Sean Connery 1930 – 2020
Born Thomas Sean Connery in 1930, Connery’s home for many years was the challenging Fountainbridge area of Edinburgh. His early life one of hardship and a need for employment in supporting the family home. By 14, he had left school, taking up work as a Co-op milkman, and by 16, he had joined the Royal Navy, only to be later discharged on medical grounds. But, Connery’s slow journey to the big screen began when he started bodybuilding, aged 18. A decision that would ultimately lead him to enter the ‘Mr Universe’ contest of 1953. A competition that would bring him to London, where he also auditioned for the stage musical South Pacific, landing a role in the chorus. And it was this break that would provide Thomas Sean Connery with a range of small TV opportunities.
Connery’s early TV career ranged from small parts in Dixon of Dock Green to The Sailor of Fortune. However, his big break came in 1957 with the BBC adaptation of Requiem for a Heavyweight, a drama that allowed him to stretch his wings in a leading role. From this point on, Connery’s career in film took flight, from Another Time, Another Place (1958) to Darby O’Gill and the Little People (1959). But, it was his 30th birthday that would seal his place as a legend of modern cinema. When a young Barbara Broccoli suggested his name for the new adaptation of Ian Flemings, Dr No. And despite the risk of hiring a mostly unknown actor as James Bond and fierce opposition from Fleming, Albert Broccoli took a gamble on Connery.
The rest, as they say, is history, as Connery made the character of James Bond his own. His success in the role both a blessing and a curse, as the money came flooding in. The doors to Hollywood fame opened just as he fell out of love with the spy he had helped create. His arguments with the Bond team on the set of You Only Live Twice leading to his departure from the role, only to be coaxed back with a large paycheque several years later for Diamonds are Forever.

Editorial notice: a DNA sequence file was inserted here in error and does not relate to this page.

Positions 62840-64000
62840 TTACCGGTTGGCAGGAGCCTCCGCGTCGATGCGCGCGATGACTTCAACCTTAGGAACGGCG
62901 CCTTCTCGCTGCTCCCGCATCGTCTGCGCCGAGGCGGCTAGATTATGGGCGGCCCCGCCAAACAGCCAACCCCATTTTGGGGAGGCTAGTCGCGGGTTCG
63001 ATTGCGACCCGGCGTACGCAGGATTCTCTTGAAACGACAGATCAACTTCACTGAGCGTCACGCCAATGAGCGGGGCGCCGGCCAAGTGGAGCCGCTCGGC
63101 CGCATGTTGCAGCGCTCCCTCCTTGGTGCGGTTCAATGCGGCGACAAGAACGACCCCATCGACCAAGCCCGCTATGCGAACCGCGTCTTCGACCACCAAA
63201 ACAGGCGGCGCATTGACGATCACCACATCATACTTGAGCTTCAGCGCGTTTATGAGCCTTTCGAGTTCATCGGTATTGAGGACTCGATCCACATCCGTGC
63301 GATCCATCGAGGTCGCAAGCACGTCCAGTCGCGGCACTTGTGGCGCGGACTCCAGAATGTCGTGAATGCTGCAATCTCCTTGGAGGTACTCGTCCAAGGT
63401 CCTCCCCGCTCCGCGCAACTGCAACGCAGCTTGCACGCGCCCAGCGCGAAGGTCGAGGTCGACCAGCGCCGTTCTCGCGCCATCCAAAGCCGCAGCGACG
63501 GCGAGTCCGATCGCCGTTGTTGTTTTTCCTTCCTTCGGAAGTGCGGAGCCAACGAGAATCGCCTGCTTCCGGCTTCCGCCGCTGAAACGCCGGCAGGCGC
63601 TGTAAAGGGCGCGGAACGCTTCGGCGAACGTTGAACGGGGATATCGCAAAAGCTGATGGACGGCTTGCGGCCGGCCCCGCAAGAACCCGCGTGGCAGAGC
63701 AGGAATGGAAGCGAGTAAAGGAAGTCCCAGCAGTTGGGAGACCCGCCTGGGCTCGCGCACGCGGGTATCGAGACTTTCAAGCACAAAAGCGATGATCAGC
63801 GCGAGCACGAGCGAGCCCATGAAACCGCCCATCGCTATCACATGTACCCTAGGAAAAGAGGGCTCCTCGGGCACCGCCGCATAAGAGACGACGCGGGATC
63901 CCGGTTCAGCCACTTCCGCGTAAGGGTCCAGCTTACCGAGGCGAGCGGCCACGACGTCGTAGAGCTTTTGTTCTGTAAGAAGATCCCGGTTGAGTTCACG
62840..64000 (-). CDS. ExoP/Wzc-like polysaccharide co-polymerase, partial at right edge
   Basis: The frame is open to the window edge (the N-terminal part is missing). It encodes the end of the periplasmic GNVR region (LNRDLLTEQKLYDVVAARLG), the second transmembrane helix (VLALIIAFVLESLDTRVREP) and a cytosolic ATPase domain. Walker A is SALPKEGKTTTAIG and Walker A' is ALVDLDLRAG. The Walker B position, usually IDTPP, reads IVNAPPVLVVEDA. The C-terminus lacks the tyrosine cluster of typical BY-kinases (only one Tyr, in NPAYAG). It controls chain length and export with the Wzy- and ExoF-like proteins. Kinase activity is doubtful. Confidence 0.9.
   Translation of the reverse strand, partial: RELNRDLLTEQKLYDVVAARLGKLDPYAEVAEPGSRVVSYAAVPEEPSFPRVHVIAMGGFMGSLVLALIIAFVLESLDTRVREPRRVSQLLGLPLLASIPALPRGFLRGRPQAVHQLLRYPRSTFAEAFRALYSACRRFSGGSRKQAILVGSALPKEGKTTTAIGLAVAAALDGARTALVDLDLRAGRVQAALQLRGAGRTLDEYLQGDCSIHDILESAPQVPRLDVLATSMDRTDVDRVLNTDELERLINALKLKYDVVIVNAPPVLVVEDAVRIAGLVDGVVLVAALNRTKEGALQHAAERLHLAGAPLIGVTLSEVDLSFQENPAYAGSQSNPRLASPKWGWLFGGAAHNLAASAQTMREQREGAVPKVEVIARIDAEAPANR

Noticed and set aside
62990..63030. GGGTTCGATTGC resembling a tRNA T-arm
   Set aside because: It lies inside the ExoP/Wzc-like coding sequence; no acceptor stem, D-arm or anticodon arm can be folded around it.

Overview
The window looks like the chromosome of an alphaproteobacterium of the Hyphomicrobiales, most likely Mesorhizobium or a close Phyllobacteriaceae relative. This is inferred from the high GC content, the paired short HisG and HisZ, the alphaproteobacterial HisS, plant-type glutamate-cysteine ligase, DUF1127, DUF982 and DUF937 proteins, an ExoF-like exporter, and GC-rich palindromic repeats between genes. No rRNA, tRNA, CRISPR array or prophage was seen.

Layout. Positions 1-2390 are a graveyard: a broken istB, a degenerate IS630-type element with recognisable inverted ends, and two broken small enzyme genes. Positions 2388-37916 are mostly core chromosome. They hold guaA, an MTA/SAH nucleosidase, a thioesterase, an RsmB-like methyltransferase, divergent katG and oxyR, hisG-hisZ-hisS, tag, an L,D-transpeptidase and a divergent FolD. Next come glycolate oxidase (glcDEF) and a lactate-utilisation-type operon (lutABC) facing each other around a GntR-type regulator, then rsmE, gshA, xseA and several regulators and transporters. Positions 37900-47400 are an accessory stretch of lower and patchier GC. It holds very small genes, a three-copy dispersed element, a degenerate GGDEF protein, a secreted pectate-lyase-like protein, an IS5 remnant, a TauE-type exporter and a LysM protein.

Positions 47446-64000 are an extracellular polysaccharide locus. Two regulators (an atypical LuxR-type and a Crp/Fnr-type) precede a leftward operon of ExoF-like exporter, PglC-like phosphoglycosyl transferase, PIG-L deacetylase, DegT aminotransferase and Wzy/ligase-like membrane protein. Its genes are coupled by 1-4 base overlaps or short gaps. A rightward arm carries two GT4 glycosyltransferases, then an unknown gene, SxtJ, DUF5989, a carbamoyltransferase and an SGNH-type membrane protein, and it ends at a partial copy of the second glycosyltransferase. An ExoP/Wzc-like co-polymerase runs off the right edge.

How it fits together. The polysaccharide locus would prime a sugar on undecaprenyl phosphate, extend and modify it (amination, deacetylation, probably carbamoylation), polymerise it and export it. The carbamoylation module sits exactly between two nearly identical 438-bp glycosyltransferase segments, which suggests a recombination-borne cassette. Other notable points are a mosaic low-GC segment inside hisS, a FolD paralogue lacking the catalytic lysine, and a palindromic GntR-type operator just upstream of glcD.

Sean Connery worked hard in the years that followed to shake off the ghost of Bond—taking roles that subverted the all-action hero image, from In the Name of the Rose to Robin and Marian. However, this was often met with mixed critical success. In truth, the spirit of Bond was never too far away from some of his best-known and highly praised work. By the mid-1980s, Connery opted for larger than life-supporting characters over the leading man. This decision would ultimately lead to some of his best-known work outside of Bond, from The Untouchables to Indiana Jones and the Last Crusade. With his final physical appearance on screen coming in the 2003 flop, The League of Extraordinary Gentlemen. And while he undertook some voice-over work after this, he mostly chose to retire from the movie business.
Connery was undoubtedly a Hollywood giant, his name on any upcoming film poster enough to ensure audience success. However, he was also a private man, never shying away from expressing his disdain for the press. And this fiery temperament also led to many disagreements over the years with producers, directors and fellow actors. While at the same time, his passion for Scottish Independence led to numerous large financial donations to the SNP, despite his tax exile status. A move that reportedly held up his knighthood several times over the years. However, in 2000 he finally became Sir Sean Connery.
Connery leaves behind his second wife Micheline Roquebrune and only son Jason from his first marriage to Diane Cilento.